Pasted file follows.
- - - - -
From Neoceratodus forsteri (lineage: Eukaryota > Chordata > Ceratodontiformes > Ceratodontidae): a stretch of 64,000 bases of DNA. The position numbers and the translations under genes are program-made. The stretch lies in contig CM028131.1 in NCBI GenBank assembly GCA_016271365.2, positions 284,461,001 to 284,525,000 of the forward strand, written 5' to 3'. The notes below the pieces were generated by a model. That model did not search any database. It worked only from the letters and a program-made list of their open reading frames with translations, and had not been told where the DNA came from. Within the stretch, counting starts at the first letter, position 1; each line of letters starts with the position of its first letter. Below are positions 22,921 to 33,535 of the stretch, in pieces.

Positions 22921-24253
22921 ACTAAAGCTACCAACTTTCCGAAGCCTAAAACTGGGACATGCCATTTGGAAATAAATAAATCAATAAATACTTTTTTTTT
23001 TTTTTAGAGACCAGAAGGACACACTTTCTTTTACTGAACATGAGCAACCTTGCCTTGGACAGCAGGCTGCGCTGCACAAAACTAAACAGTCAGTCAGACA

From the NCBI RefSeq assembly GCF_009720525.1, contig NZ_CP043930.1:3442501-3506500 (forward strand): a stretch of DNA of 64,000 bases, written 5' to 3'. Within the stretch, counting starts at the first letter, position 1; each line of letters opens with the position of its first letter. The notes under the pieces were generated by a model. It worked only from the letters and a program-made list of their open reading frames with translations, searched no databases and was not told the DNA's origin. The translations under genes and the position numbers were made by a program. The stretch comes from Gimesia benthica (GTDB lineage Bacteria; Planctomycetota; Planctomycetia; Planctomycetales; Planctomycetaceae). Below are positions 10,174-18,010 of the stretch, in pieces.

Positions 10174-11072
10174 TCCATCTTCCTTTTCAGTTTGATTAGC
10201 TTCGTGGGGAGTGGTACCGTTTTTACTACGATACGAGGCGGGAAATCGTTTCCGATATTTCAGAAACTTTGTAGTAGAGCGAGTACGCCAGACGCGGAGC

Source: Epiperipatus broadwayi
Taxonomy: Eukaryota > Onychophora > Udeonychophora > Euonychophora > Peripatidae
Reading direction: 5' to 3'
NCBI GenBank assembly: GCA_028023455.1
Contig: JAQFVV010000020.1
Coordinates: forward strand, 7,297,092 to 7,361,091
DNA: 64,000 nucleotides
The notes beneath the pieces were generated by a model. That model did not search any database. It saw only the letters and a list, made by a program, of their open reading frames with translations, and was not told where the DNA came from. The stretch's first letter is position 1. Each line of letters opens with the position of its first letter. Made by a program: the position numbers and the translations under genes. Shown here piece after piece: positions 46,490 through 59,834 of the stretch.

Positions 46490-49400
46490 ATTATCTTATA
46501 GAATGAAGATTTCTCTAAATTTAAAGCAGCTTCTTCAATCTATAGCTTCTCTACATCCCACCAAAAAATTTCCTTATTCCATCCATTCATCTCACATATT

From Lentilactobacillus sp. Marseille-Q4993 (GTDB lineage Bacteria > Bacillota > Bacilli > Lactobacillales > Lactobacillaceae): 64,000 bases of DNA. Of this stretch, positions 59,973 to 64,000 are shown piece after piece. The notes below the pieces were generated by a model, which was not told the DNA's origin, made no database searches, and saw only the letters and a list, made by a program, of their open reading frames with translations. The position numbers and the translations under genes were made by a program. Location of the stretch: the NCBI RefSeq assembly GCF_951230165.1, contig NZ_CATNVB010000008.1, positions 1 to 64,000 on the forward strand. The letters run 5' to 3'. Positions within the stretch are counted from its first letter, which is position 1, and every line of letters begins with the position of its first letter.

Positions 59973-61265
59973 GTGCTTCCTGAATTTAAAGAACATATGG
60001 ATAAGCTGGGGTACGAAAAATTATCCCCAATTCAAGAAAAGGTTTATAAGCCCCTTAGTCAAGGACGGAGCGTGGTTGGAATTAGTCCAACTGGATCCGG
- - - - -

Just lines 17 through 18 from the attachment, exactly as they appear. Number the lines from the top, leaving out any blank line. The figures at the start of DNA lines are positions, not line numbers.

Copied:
Positions 46490-49400
46490 ATTATCTTATA